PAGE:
storage is, to all intents and purposes, non existent. Oh sure,
you can get the toolkit in there, and there's room for a puncture
kit as well, provided it's a small one, but that is about it. Not
a huge issue on a bike like this but it is a surprise nonetheless.
Some bikes just reach out and grab you. Some make
you fall in love with them because of their looks. Some seduce you
with their character. The VFR does none of these things. I did just
over 800 miles on the VFR in the week we had it. I never once found
anything that it wouldn't do (although I didn't try taking it off
road) and found quite a few things it would do far better than I
had any right to expect. During this time I tried to rationalise
how I felt about it. But I couldn't. I didn't fall in love with
it because of it's looks because I don't find it that pretty. It
didn't seduce me with it's character because it, um, doesn't have
much. And it didn't reach out and grab me because that sort of thing
would somehow be too vulgar for it. And yet I could quite
happily live with one, and I can easily see how so many people buy
a VFR and then never want anything else.
Quite simply, it's a fabulous
2nd opinion by Adrian Percival
Honda VFR has always been one of my favourite bikes. It's a comfortable
and surpisingly sporty bike to ride and yet is one of the few bikes
you can honestly blast off for breakfast, take the long way for
lunch and then look for the longest way home for dinner.
Honda has introduced many technological advances
to the VFR over the years, but when I saw the first pictures of
the new VFR I was stunned! I just couldn't believe what they had
done. When I first saw it in the flesh I still wasn't convinced.
It's a bike that grows on you the more you ride it, and the more
you just stand a stare at it!
The new VFR is probably the most advanced sports/tourer
we have seen yet, with many new features including the infamous
variable valve technology (VTEC). Simply put, the VTEC engine runs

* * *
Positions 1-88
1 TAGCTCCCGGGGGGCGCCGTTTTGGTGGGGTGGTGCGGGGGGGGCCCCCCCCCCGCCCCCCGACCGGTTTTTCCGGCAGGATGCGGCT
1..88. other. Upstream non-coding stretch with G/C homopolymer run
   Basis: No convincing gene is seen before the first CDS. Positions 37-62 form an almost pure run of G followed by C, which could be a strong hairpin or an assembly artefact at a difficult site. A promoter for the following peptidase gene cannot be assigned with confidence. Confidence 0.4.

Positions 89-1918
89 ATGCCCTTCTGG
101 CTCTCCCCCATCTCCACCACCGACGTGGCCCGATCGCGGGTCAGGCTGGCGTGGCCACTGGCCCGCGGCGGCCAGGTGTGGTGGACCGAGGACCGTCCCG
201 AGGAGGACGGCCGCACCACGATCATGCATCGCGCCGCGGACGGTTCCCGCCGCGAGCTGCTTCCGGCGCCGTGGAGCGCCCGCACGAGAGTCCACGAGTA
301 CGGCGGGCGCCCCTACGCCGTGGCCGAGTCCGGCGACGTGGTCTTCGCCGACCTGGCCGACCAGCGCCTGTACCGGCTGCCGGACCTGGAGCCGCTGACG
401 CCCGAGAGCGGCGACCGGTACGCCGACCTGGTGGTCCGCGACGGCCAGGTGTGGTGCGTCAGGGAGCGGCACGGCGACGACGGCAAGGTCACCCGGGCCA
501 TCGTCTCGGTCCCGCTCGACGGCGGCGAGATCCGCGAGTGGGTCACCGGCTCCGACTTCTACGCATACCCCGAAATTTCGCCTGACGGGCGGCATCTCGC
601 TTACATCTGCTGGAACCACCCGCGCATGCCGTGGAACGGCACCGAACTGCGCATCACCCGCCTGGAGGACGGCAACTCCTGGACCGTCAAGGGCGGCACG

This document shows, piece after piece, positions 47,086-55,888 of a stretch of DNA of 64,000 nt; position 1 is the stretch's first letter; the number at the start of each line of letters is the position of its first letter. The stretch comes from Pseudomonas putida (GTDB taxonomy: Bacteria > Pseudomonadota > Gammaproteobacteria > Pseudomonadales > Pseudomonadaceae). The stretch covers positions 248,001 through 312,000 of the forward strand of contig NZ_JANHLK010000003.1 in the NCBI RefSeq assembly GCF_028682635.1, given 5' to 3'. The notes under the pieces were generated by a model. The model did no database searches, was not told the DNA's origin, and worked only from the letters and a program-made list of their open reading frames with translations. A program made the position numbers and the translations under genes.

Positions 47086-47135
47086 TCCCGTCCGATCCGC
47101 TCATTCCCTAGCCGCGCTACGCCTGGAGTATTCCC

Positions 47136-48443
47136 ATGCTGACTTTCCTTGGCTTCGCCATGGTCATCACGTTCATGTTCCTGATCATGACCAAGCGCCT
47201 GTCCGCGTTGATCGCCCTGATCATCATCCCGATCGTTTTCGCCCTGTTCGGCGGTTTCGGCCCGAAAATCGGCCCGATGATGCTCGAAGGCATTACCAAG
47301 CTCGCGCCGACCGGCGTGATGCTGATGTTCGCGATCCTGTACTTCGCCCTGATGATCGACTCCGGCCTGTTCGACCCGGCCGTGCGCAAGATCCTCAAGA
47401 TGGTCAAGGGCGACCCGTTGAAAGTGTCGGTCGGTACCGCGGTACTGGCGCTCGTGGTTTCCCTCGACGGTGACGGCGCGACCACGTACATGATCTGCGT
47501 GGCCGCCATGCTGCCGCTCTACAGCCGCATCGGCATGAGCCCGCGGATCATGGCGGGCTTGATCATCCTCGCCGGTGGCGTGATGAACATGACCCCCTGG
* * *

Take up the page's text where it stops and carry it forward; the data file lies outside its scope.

on two valves per cylinder below 7,000 rpm then cuts into four valves
per cylinder above 7,000.
The first thing you notice when you climb aboard,
is the seating position. It's pretty much the same as its predecessors,
but the pillion pegs are now 10mm lower, thanks to the new exhaust
location. The rider has a new seat which is some 15mm wider for
better comfort and the rear grab rails are 10mm wider. I had a chance
to sample the pillion passengers view on a trip into London from
Oxfordshire, all I can say is that it was very easy and comfortable
for reasonable length trips, and the grab handles did exactly what
Honda designed them to do.
The new 'VTEC' VFR is a very together package.
Most bikes in this area of the market offer much larger engines
than the 781cc VFR, but not many provide such a level of technical
sophistication and refinement. It has plenty of power to get by
in any road based situation but if I had one criticism to make then
it would have to be the lack of any torque under about 3000rpm.
This is not a problem on most other sport tourers in this class
due to the engine size difference, but that aside it is an absolute
howl when you get it over that low torque threshold. I seemed to
spend most of my time on the bike at around 7000rpm sampling the
delights of the VTEC and listening to the engine note change as
the power rush started!
VFR fans of old will not be disappointed with this
new improved version, I wasn't and I have had 4 over the years.
If you can only afford one vehicle to do everything then the VFR
is still one of the smartest moves you could make.
- List price £8 349
- Liquid cooled 781cc vee four 16 valve four-stroke
with variable valve timing.
- Kerb weight 213kg (218kg for ABS version)
- Colours – Red, silver, black, blue
- Performance 108bhp @ 10500rpm. Torque 80Nm
- Our Rating (out of 5)
- Engine 4
- Handling 4
- Braking 4
- Comfort 5
- Fun factor 3
- MotorBikes Today
overall rating - 4